Leaving the eastern woodlands our next habitat is the arctic. The transition item to the arctic with the polar bear and horned puffin is a single clear straw and a bundle of clear straws (representing the polar bear’s clear, hollow, hair looking white when bundled together and viewed from the side). The first stop is the polar bear. The activity here is the comparison of a dark surface versus light surface at absorbing heat, showing the adaptation of black skin on the polar bear. The standard questions on habitat, food and adaptations are then asked. The next stop is the horned puffin. The activity is to flap your wings as fast as possible to see if you can flap them 400 times a minute like the horned puffin. The environmental question associated with the arctic is: Scientists have noticed that many polar bears are losing weight because they aren’t getting enough to eat. What might be happening?
Here, questions from the docent lead to the effects of the early melting of the winter sea ice on seal hunting by the bears. Many scientists believe that unusual warming in the arctic is due to the gases produced from energy use in our homes, factories and cars. The docent leads brainstorming ideas for responsible energy use.
The final stop is the Florida wetlands. The transition item is the snorkel, which represents the softshell turtle’s elongated beak or snout. This adaptation allows the animal to keep his body buried in the sand for camouflage and to extend only his snout to breathe. The focus animals are the manatee and the softshell turtle. The questions linking habitat and adaptations are the same. The activity at the manatee is a gray arm glove the children can try on to experience a flipper feeling. This is a good time to explain that the manatee has the same bone structure within its flipper as we have in our arm. The problem to solve: Wildlife biologists have noticed that as the number of registered boats in Florida has increased. Manatee populations have sharply declined.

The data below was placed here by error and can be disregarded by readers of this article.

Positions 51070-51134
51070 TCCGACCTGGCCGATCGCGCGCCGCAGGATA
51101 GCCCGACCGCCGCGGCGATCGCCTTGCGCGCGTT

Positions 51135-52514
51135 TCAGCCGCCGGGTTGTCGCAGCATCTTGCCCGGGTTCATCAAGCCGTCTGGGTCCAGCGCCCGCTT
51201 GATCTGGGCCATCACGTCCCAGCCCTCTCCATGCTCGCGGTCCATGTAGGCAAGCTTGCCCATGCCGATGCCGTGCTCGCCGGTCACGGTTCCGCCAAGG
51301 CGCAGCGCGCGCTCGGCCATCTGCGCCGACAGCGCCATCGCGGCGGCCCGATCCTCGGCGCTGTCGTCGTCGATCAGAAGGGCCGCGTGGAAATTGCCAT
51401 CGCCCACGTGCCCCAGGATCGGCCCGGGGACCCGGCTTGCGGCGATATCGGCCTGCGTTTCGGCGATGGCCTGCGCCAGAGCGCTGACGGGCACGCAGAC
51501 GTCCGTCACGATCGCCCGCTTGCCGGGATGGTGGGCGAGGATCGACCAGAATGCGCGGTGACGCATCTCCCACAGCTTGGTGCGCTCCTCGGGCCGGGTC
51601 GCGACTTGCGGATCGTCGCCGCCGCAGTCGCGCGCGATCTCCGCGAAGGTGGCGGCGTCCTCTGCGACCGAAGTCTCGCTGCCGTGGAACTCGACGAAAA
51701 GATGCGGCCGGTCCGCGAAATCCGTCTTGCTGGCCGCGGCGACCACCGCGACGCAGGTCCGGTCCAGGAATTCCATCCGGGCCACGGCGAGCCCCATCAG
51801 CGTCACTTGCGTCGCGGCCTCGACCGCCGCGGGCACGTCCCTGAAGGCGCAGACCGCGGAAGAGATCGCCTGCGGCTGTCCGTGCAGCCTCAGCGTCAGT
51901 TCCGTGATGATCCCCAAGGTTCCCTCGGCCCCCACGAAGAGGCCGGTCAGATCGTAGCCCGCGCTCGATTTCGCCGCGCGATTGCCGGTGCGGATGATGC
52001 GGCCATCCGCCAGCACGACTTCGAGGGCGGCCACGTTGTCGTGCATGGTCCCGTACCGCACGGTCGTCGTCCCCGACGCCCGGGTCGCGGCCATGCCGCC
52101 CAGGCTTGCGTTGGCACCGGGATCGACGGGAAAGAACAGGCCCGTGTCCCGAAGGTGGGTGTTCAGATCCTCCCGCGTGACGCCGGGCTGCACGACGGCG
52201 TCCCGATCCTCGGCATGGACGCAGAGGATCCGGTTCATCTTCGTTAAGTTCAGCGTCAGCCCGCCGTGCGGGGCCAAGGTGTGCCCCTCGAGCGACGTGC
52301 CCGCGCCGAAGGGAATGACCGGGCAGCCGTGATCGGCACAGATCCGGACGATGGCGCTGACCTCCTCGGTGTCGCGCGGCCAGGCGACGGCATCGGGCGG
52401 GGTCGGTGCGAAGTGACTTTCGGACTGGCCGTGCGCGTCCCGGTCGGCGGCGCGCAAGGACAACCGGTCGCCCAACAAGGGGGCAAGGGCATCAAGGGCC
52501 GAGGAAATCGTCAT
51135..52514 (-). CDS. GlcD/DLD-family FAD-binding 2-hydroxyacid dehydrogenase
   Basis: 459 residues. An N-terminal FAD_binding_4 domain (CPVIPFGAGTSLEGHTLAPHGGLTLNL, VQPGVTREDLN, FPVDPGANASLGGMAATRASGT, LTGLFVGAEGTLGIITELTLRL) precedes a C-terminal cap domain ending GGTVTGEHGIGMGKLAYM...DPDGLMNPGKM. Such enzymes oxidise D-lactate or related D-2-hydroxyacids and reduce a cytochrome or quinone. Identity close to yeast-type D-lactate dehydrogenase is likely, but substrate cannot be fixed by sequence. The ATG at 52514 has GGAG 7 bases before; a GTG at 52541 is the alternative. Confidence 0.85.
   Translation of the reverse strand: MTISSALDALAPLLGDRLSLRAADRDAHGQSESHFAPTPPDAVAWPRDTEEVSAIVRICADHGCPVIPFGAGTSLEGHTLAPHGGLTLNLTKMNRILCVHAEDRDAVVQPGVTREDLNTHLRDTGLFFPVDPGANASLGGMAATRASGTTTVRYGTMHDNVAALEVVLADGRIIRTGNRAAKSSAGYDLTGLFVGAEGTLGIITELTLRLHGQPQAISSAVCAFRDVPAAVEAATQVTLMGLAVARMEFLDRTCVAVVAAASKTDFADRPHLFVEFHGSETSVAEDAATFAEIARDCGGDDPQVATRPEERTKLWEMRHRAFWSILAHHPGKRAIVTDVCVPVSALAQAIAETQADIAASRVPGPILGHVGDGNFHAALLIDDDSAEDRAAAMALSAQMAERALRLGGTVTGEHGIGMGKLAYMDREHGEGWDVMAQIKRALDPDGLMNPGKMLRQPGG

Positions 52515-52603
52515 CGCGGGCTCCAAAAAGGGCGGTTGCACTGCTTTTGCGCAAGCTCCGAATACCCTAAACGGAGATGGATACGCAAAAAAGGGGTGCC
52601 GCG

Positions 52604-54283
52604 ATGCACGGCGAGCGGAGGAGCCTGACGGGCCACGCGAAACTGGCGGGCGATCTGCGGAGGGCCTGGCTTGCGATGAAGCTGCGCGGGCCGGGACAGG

What’s happening? Docent questions help reveal that manatees swim slowly compared to the speed of boats and that when there is a collision manatees are injured or killed. The group is lead to a possible remedy. For people to continue to enjoy Florida and for the manatees to be safe, we need laws to restrict boat access in manatee gathering places. In other areas, speed limits need to be enforced just as a car’s speed is limited to protect children where they cross the road near a school. Finally the group comes to their focus animal, in this case the softshell turtle.
For 20 minutes, the students work on an activity sheet. While watching the turtle they relate its adaptations to its success in its environment. They brainstorm descriptive words that will be used back in the classroom to help them write the final poem. On these sheets the students are also encouraged to draw a picture of the softshell turtle and its habitat that they see in front of them.
The students are proud of the published book they receive that is a memento of their efforts. As for the docents, we hope that we have helped them to make the connection with nature that leads to appreciation and love. We hope, that with this love, they will grow up to protect our wonderful living planet.
Zoo Animals Invade Social Studies Class
Nancy Heckel and Connie Smiley
Cincinnati Zoo and Botanical Garden
The trend in education today is integration of subjects. We, as zoo educators, need to take a look at creative ways to help teachers achieve this goal. Of course, zoos lend themselves very easily to science instruction, especially the biological sciences. Integrating other subjects, like math, social studies, reading, and language arts is more difficult. Many of the programs that we offer, such as Adaptations, Classification, Predator/Prey, Partnerships, Food Webs, etc., relate to the science field.